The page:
Japan fears Chinese power and is preparing for a new geostrategic reality after Taiwan can be incorporated into the PRC by military force, writes The Conversation.
On the eve of the Land of the Rising Sun announced significant changes in its external policythat could have significant security implications throughout the Asia-Pacific region.
The newest document, the Defense White Paper, for the first time explicitly mentions the importance of Taiwan. Noting the rise in tensions on both sides of the Taiwan Strait as a result of the "revitalization of China", the document warns that Tokyo "will pay close attention to the situation."
The sentiment follows an even more definite statement by Deputy Prime Minister Taro Aso, who said earlier this month that Japan “would have to defend Taiwan” along with the US if China invaded. He later retracted his statement.
China reacted with predictable fury to these statements, both through official channels and through its harsher media.
Chinese Foreign Ministry spokesman Zhao Lijian denounced the White Paper as "wrong and irresponsible." Meanwhile, the Chinese newspaper Global Times said Japan would "lose" if one day decided to come to Taiwan's aid.
The matter went even further. And on another Chinese resource, a video appeared calling even for a nuclear response to such an intervention - however, later the video was removed from public access.
The Land of the Rising Sun is also worried about China's increasingly persistent steps to put pressure on the Japanese Senkaku Islands, which Beijing considers its own and calls it Diaoyu Dao. In particular, the official document notes a sharp increase in the number of PRC coast guard vessels that have entered Japanese territorial waters since 2019, and also condemns "China's attempts to unilaterally change the status quo by force."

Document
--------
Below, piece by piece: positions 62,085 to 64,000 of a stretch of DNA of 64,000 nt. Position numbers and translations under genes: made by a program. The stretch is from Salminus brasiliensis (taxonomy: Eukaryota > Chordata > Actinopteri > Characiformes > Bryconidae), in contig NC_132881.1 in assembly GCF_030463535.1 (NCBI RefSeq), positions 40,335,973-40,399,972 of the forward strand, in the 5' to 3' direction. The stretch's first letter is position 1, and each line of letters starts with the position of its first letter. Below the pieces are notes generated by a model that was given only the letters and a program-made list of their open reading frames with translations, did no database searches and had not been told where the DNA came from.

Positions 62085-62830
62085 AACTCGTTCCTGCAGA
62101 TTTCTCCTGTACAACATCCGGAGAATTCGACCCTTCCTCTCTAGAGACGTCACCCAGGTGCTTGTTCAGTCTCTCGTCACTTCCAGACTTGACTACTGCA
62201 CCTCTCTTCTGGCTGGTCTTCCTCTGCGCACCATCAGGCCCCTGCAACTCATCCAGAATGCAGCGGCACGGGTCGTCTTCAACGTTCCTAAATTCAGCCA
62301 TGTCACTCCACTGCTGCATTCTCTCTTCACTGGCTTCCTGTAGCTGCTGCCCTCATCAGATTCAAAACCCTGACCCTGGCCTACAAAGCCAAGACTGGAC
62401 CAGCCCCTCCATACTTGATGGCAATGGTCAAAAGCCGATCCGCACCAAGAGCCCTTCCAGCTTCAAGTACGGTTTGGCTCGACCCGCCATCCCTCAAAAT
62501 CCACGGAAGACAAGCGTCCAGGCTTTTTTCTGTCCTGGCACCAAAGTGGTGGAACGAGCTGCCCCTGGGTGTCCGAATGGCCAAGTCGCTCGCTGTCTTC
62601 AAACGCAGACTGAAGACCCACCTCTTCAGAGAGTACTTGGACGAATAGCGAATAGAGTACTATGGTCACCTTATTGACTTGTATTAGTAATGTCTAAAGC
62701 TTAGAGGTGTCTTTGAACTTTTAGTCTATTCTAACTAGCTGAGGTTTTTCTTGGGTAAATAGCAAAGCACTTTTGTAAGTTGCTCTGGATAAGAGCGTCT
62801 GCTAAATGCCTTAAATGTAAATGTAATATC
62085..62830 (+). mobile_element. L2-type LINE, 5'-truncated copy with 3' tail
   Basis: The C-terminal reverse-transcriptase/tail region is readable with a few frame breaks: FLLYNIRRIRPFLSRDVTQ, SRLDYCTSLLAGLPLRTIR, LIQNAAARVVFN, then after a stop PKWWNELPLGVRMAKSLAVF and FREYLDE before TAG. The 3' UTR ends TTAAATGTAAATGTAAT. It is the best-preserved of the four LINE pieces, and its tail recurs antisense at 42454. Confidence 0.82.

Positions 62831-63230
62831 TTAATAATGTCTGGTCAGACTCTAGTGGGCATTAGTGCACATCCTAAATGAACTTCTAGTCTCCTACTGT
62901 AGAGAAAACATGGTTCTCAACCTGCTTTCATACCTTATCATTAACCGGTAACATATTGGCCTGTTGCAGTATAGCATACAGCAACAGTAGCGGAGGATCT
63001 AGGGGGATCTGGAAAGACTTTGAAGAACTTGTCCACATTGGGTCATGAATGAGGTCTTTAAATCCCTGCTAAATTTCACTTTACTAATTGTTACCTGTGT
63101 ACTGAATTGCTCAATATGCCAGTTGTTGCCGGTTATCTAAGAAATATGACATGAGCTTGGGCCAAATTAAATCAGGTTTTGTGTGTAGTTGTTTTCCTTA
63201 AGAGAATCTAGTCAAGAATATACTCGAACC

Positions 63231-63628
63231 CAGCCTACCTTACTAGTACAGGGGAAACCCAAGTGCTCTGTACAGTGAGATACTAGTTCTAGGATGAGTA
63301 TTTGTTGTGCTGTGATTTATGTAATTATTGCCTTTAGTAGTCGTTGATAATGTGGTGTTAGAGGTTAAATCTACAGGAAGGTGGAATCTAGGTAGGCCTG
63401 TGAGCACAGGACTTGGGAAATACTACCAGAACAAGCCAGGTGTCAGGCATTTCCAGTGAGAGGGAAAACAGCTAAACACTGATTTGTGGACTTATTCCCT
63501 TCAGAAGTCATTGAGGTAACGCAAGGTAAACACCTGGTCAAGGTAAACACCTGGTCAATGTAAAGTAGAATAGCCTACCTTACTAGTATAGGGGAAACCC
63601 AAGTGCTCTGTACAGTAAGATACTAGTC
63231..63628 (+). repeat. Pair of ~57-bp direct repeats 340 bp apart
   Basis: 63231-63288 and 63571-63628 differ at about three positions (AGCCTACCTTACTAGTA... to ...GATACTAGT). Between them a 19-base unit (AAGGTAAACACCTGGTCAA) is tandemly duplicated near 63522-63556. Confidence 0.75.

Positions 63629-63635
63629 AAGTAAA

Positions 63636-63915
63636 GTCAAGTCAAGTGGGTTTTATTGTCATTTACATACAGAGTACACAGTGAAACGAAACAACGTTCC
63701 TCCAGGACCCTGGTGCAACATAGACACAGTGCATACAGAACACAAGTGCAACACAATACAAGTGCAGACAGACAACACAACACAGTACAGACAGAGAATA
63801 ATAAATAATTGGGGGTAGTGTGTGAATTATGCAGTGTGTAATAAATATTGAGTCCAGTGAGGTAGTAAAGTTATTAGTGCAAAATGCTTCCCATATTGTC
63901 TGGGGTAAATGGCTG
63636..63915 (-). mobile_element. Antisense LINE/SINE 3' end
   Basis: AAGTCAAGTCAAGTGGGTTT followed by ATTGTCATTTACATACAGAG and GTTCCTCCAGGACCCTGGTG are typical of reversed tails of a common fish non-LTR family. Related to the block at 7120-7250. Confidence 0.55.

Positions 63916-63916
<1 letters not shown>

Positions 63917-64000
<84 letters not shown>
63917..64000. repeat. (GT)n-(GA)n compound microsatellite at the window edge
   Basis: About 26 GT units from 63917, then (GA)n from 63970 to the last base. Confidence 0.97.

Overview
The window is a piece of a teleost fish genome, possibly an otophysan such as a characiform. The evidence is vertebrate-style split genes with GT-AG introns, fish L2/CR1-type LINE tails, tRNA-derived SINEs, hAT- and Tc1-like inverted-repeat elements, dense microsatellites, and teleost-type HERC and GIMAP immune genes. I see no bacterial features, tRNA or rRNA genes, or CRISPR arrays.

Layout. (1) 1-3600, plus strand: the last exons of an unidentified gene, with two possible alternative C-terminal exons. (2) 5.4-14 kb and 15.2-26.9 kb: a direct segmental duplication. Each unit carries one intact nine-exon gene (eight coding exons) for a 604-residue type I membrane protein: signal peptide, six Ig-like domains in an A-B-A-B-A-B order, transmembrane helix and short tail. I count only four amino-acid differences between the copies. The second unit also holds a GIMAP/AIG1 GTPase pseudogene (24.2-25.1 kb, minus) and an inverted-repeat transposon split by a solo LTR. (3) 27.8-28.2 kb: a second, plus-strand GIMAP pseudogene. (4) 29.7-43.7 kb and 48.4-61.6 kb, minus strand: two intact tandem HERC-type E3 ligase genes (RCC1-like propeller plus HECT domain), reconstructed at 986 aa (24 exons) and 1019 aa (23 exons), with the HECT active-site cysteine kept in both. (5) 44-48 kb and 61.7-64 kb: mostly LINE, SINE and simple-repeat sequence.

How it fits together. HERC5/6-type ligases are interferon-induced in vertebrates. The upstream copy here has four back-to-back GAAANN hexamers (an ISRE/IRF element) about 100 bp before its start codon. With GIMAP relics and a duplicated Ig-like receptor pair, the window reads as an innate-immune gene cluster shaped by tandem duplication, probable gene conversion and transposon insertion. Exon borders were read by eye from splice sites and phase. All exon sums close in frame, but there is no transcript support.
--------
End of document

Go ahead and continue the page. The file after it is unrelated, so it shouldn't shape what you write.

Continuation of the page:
It is argued that "Japan fears its own strategic vulnerability if China occupies Taiwan." This is due to the fact that Taiwan is located in a critical location in the Pacific Ocean - the so-called "first chain of islands", stretching from Japan in the north to the Philippines in the south.
Taiwan is just 100 kilometers from the nearest island in the Japanese archipelago, Ryukyu, which means that without a friendly neighbor, Tokyo's southern strategic flank will be extremely vulnerable.
It is important to understand that Japan, according to the treaties, is not obliged to provide military assistance in the event of a conflict around Taiwan. She continues to have strict legal restrictions on the use of force.
- approved in the publication.
Rather, the revised Defense White Paper should be seen as an indication that Japan cannot afford further inaction as the security situation in the Asia-Pacific region continues to deteriorate.